Several experimental tokamak reactors around the world, including one at the Culham Centre for Fusion Energy in Oxfordshire, have shown nuclear fusion is theoretically possible, but the giant tokamak at Iter will be the first to generate more power than it needs to attain the very high temperatures required for nuclear fusion.
The Iter tokamak machine, which is twice the linear size and 10 times the volume of its nearest rival at Culham, will produce temperatures of well over 100 million C – many times hotter than the centre of the Sun.
It is the first experimental fusion reactor to receive a nuclear operating licence because of its power-generating capacity. For every 50 megawatts of electricity it uses, it should generate up to 500mw of power output in the form of heat.
Richard Pitts, a British nuclear physicist working on the project, said that even though Iter has a nuclear operator’s licence and will produce about 10 times as much power as it consumes, the Iter machine will still remain a purely experimental reactor, with no electricity generated for the French national grid. “We’re not building a demonstration industrial reactor. We’re building the first step towards one that does produce electricity for the grid. If we can show that fusion works, a demonstration reactor will be much cheaper to build than Iter,” Dr Pitts said.
A critical phase of the project will be the injection of plasma – the superhot, electrically-charged gases of the atomic fuel – into the reactor’s vacuum chamber. This plasma, a mix of the hydrogen isotopes deuterium and tritium, will drive the nuclear-fusion reaction.
The plasma will be heated to temperatures as high as 300 million C to force the atomic nuclei close enough together to cause them to fuse into helium, a harmless and inert waste product that could be recycled as an important industrial raw material. Giant electromagnets powerful enough to trap an aircraft carrier will contain the plasma within a spinning vortex held by the magnetic bottle of the tokamak reactor.
The original date for “first plasma” was scheduled for November 2020 but delays with the construction and commissioning phases have pushed this back to October 2022 – although some of that lost time has since been clawed back. One of the electromagnetic coils used in the giant magnets, for instance, had to be scrapped after a worker in one of the participating countries left a towel on one of the superconducting cables which then became compressed within a coil. Costly mishaps like this put the entire project behind schedule.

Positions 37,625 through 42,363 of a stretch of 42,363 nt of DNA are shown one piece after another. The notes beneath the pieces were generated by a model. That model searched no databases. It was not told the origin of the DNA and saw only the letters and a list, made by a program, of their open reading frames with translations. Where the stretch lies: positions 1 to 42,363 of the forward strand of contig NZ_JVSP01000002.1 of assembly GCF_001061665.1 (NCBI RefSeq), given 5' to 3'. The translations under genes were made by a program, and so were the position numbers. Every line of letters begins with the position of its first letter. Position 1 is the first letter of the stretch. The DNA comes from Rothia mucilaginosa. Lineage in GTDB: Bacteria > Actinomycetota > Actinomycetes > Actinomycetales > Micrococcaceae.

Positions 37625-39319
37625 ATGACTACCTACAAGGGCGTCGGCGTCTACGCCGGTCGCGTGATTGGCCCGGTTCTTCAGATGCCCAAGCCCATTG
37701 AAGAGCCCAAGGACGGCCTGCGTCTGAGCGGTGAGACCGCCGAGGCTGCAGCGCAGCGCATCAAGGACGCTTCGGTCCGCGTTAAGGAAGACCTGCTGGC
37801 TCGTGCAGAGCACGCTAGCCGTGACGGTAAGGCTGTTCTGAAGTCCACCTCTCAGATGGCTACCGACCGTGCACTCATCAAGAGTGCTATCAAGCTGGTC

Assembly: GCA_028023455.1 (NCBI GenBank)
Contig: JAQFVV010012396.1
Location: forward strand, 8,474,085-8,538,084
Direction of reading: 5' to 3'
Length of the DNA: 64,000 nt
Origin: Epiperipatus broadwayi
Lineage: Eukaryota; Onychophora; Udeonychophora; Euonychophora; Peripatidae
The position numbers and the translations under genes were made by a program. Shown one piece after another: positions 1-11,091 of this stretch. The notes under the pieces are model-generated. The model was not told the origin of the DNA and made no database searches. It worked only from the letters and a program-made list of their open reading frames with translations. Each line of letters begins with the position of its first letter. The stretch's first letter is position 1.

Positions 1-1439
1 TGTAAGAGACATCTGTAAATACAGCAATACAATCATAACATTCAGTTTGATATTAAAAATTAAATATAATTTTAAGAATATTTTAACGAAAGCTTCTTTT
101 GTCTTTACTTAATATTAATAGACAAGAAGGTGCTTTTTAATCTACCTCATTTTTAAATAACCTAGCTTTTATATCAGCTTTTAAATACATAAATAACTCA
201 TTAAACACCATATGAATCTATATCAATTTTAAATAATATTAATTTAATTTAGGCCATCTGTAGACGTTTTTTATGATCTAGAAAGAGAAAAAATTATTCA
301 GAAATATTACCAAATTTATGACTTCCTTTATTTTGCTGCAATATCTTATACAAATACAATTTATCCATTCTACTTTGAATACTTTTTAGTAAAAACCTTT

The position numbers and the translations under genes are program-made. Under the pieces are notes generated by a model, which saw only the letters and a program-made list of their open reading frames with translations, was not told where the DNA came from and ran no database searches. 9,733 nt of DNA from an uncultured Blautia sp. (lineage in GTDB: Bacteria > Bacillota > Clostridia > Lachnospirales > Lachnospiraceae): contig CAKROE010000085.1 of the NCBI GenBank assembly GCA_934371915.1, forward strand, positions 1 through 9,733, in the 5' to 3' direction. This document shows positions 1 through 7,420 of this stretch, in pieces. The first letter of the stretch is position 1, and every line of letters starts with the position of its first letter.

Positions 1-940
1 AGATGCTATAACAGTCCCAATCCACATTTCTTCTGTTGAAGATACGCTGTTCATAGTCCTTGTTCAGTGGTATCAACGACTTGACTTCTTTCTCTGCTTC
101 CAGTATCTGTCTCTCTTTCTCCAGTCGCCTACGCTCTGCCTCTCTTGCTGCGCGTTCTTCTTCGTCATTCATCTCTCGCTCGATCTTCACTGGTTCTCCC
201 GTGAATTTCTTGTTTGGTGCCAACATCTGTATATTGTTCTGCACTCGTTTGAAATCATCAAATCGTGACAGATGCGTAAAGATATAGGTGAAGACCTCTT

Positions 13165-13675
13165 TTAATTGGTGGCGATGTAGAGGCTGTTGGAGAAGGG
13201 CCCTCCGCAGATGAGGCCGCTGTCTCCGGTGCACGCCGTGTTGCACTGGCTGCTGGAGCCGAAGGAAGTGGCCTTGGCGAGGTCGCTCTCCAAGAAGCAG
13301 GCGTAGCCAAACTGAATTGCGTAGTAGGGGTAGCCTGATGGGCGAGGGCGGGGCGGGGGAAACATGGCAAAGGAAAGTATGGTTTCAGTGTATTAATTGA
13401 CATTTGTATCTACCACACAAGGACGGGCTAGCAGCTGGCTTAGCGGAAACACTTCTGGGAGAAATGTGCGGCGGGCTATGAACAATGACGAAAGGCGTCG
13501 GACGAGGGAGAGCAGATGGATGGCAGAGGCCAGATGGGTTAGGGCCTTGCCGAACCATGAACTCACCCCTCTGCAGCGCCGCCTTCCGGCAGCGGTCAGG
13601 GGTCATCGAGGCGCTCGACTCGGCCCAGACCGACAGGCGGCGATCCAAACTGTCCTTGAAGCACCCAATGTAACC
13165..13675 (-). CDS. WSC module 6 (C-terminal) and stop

Rem Haange, deputy director-general of the Iter project, said that despite the delays, which are perhaps inevitable with such a huge and complex engineering project, no further problems are envisaged that could threaten the viability of the Iter project. “There are no technical issues any more that will be show-stoppers. We think we’ve overcome all the technical issues,” Dr Haange said.
Although the foundations for the main reactor building are still being laid, there has been a lot of development work off-site in the different member nations – the EU, Russia, US, China, Japan, India and South Korea. More than 90 per cent of the Iter machine’s engineering components, for instance, have now been commissioned.
These components, some the size of small houses, will be shipped by road and sea to Cadarache in the coming years, and the task of putting them together into a working machine will be formidable. Iter will have enough superconducting cabling, for instance, to wrap around the Earth 15 times.
“There are a million parts to the Iter machine and this will be the most complex and technically challenging assembly task. The tokamak reactor is 30 metres tall and consists of 18 toroidal magnetic coils weighing hundreds of tons that will each have to be positioned with a precision of less than two millimetres,” said Brain Machlin, head of Iter’s assembly operation.
As the components of the tokamak arrive in the coming years, Iter engineers will be holding their breaths to make sure the parts fit together perfectly. But even if “first plasma” happens within the next 10 years, it will still be another five years or more before they have the confidence to put radioactive tritium fuel into the vacuum vessel – and go nuclear.
Even if everything goes to plan, the first demonstration power plant using nuclear fusion will not be ready until at least the 2030s, meaning commercial reactors could not realistically be built until the second half of the century.
The long timescales mean nuclear fusion does not often get on the political agenda, unless superpower summitry is involve as it was at the height of the Cold War in 1985. But in the end, the long wait for nuclear fusion, and the experiment to save the world, may prove to be well worth the effort.
Timeline: Chain reaction
1929: Scientists use Einstein’s equation E=mc² to predict release of large amounts of energy by fusing atomic nuclei together.
1939: German-born physicist Hans Bethe, pictured, demonstrates that nuclear fusion powers stars.
1950: Andrei Sakharov and Igor Tamm in the USSR propose a “tokamak” fusion reactor.
1956: Tokamak programme begins in strict secrecy.
1969: Tokamak results declassified, astounding Western scientists.
1973: Design work begins on Joint European Torus (Jet), a tokamak-type reactor in Europe.
1983: Jet completed at Culham, Oxfordshire, on time and to budget.
1985: USSR proposes an international fusion-energy project.
1988: Design work begins for International Thermonuclear Experimental Reactor, later known as simply Iter. 1992: Design phase begins for Iter.
1997: Jet produces 16 megawatts of fusion power, the current world record.
2005: Cadarache, France, chosen as Iter site.
2021-22: “First plasma” scheduled, when ionised gases will be injected into the Iter tokamak.
2027-28: Iter “goes nuclear” with injection of tritium.
2030s: First demonstration fusion reactor to produce electricity for grid.
2050s onwards: First commercial nuclear fusion power plants.